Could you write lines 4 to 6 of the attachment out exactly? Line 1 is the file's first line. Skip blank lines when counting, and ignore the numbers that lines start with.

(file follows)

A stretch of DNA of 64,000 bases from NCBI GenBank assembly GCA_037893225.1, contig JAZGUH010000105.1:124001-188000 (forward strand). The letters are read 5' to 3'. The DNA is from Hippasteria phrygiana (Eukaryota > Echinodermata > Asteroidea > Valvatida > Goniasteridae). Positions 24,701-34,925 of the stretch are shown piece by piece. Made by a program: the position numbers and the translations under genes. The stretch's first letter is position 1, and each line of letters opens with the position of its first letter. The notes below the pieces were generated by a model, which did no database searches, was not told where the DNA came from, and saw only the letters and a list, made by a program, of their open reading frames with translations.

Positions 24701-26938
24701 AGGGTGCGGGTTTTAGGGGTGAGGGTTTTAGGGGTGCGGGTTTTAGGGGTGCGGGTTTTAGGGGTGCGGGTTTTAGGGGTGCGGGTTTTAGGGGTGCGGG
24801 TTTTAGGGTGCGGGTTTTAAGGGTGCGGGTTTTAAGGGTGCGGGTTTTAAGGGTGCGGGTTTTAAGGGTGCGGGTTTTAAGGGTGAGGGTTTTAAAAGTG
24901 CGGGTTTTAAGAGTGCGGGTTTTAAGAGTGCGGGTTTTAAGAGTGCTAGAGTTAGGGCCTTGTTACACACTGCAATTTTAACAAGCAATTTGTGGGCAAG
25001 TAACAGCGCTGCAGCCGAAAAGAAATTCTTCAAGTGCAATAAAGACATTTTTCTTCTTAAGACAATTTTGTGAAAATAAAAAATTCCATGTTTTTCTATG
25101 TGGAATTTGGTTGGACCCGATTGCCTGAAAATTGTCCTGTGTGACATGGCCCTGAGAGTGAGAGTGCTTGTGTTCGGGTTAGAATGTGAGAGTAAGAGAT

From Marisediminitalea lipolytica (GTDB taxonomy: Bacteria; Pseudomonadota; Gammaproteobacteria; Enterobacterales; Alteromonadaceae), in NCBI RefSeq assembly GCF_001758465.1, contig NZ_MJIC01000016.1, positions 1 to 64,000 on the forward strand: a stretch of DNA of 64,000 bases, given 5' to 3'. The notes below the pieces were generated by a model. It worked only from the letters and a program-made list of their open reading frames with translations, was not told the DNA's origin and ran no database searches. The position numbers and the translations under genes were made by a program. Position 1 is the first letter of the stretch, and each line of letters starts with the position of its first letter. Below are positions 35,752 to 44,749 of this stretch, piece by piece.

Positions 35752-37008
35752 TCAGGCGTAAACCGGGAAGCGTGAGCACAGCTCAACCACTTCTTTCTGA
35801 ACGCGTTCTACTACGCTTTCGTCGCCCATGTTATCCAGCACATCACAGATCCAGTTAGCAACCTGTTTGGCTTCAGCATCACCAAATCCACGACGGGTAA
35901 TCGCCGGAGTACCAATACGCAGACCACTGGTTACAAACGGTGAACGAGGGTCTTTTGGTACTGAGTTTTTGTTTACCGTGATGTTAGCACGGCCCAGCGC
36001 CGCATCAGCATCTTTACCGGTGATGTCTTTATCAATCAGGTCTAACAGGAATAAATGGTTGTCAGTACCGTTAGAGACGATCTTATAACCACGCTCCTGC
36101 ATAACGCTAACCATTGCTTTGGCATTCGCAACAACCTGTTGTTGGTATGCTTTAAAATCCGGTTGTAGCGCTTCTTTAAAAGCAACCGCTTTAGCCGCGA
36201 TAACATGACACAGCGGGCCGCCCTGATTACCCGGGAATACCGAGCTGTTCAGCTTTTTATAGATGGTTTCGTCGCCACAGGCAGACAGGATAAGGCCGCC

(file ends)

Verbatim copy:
24801 TTTTAGGGTGCGGGTTTTAAGGGTGCGGGTTTTAAGGGTGCGGGTTTTAAGGGTGCGGGTTTTAAGGGTGCGGGTTTTAAGGGTGAGGGTTTTAAAAGTG
24901 CGGGTTTTAAGAGTGCGGGTTTTAAGAGTGCGGGTTTTAAGAGTGCTAGAGTTAGGGCCTTGTTACACACTGCAATTTTAACAAGCAATTTGTGGGCAAG
25001 TAACAGCGCTGCAGCCGAAAAGAAATTCTTCAAGTGCAATAAAGACATTTTTCTTCTTAAGACAATTTTGTGAAAATAAAAAATTCCATGTTTTTCTATG